- Research article
- Open Access
Contribution to understanding the evolution of holometaboly: transformation of internal head structures during the metamorphosis in the green lacewing Chrysopa pallens (Neuroptera: Chrysopidae)
BMC Evolutionary Biology volume 20, Article number: 79 (2020)
Metamorphosis remains one of the most complicated and poorly understood processes in insects. This is particularly so for the very dynamic transformations that take place within the pupal sheath of holometabolous insects. Only few studies address these transformations especially with regard to cranial structures of those holometabolous species where the larval and adult forms have a similar diet. It thus remains unclear to what extent the internal structures undergo histolysis and rebuilding. Here, the development of the brain and skeleto-muscular system of the head of Chrysopa pallens (Rambur, 1838) is studied. This species is a predator of aphids in the larval and adult stage.
We used micro-computed-tomography (μ-CT) to study the transformations of the larval, prepupal and pupal head within the cocoon. We first assessed the morphological differences and similarities between the stages. We then determined the point in time when the compound eyes appear and describe the re-orientation of the head capsule which transforms the prognathous larva into a hypognathous adult. The internal head muscles are distinctly more slender in larvae than adults. In addition, the adults have a significantly larger brain which is likely needed for the processing of the signals obtained by the adults vastly expanded sensory organs that are presumably needed for dispersal and mating. Our study shows that the histolysis and modification of the inner muscles and skeletal elements take place within the prepupa. The central nervous system persists throughout metamorphosis but its morphology changes significantly.
Our study reveals that not only the inner structures, but also the outer morphology continues to change after the final larval moult. The adult cuticle and internal structures form gradually within the cocoon. The histolysis and rebuilding begin with the skeletal elements and is followed by changes in the central nervous system before it concludes with modifications of the musculature. This order of events is likely ancestral for Holometabola because it is also known from Hymenoptera, Diptera, Mecoptera, and Coleoptera.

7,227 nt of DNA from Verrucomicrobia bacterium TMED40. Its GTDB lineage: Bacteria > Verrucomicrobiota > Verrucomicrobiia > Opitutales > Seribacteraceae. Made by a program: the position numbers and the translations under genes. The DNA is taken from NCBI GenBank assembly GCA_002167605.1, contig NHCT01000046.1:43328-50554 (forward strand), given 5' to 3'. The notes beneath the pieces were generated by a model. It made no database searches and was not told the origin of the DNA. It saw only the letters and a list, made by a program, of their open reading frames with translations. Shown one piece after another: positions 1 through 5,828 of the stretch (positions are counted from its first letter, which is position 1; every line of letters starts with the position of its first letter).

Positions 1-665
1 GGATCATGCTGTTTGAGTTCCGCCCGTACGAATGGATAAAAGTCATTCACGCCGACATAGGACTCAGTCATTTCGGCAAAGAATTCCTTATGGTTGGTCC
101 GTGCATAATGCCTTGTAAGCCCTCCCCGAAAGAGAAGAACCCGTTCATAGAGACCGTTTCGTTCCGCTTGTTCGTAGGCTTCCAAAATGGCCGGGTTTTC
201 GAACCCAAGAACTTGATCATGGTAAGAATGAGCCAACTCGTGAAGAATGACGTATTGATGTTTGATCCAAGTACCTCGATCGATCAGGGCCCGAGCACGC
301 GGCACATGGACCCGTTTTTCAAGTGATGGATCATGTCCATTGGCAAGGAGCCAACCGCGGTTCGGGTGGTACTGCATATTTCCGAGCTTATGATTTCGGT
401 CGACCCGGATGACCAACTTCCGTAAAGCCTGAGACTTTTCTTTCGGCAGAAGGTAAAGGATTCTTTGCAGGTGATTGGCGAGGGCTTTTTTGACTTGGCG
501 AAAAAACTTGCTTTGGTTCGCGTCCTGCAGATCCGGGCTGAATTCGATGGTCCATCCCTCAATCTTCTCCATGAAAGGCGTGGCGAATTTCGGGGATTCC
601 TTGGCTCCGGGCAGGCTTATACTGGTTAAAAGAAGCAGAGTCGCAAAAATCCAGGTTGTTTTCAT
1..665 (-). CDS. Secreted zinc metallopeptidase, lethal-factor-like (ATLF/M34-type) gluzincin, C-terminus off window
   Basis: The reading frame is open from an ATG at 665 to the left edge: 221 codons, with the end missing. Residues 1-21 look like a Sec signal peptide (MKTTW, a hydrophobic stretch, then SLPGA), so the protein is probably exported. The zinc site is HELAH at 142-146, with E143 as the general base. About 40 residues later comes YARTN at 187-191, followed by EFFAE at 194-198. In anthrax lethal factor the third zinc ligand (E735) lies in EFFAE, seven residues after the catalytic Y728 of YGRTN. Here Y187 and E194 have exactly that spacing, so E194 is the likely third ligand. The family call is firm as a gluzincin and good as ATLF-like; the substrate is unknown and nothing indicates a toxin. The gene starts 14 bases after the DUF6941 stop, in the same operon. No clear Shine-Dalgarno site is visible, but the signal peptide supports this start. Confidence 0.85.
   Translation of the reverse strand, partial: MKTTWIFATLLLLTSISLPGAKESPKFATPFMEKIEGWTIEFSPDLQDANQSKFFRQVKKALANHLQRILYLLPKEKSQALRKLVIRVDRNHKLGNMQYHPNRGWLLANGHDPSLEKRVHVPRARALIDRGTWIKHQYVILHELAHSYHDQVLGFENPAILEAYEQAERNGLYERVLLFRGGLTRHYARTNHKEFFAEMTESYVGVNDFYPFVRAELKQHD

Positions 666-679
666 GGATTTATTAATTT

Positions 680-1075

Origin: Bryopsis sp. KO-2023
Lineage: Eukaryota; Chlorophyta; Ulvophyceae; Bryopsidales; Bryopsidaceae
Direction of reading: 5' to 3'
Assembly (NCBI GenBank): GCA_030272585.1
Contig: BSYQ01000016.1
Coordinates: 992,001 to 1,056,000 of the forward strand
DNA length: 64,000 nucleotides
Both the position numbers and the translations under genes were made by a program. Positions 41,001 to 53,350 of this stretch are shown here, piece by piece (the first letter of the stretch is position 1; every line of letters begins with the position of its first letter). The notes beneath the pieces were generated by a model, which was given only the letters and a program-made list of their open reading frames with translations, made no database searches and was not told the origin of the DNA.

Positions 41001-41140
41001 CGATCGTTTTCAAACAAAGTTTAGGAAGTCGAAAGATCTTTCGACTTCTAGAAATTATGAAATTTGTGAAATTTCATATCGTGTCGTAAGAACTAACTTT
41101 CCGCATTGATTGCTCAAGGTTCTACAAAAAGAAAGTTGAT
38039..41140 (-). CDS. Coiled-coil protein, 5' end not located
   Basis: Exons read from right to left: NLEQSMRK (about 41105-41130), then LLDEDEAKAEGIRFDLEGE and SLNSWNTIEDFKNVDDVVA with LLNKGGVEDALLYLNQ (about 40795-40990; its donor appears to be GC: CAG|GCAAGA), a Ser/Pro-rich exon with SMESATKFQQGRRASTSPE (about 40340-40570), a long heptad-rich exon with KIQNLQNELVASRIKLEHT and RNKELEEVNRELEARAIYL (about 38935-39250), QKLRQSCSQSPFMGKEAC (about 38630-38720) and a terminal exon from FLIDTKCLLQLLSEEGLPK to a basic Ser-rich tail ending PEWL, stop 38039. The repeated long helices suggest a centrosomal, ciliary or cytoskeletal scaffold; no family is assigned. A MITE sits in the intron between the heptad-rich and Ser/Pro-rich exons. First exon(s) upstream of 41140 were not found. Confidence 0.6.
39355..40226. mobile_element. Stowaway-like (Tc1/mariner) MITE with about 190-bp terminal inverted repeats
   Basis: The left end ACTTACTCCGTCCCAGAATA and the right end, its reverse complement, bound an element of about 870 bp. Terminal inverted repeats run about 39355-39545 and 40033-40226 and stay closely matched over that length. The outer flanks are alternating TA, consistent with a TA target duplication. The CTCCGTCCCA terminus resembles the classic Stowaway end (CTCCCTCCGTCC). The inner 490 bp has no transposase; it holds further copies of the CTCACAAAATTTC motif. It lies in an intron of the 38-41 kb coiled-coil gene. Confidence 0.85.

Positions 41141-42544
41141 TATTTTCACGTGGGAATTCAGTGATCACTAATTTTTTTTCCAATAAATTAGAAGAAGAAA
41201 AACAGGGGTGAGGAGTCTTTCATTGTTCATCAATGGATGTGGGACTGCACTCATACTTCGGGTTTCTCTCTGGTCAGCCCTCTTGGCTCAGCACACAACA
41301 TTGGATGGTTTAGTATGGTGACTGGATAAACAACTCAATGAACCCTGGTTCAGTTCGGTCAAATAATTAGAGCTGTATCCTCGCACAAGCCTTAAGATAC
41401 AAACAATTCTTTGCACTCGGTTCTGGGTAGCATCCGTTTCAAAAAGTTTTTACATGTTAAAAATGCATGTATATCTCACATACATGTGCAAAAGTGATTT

Metamorphosis is arguably one of the most interesting topics in insect evolution. It is interesting from a morphologically point of view because it often involves extreme modifications within the lifetime of the same individual, but metamorphosis is also important from an ecological point of view because larvae and adults of many insect species occupy very different ecological niches. All this diversity has evolved from a common ancestor, but the evolutionary trajectories are poorly understood and somewhat hidden behind the summary terms holometaboly, hemimetaboly, and ametaboly. The diversity of developmental mechanisms is particularly poorly understood for holometabolous insects which have a pupal stage. This stage is used for the re-organization of the larval body into an adult with often dramatically different morphology. The transformation is so remarkable that a number of model species have been studied in great detail (e.g., Drosophila melanogaster, Tenebrio molitor, Apis mellifera). However, Holometabola also include taxa where the morphological and ecological transformations are much less pronounced. It is for these taxa that comparatively little data are available. This lack of information interferes with understanding the origin of the kind of extreme metamorphosis observed in the model taxa. One example for a holometabolous species with similar feeding ecology as larva and adult is the green lacewing Chrysopa pallens which is a predator of aphids throughout its life. We here study the development of this species.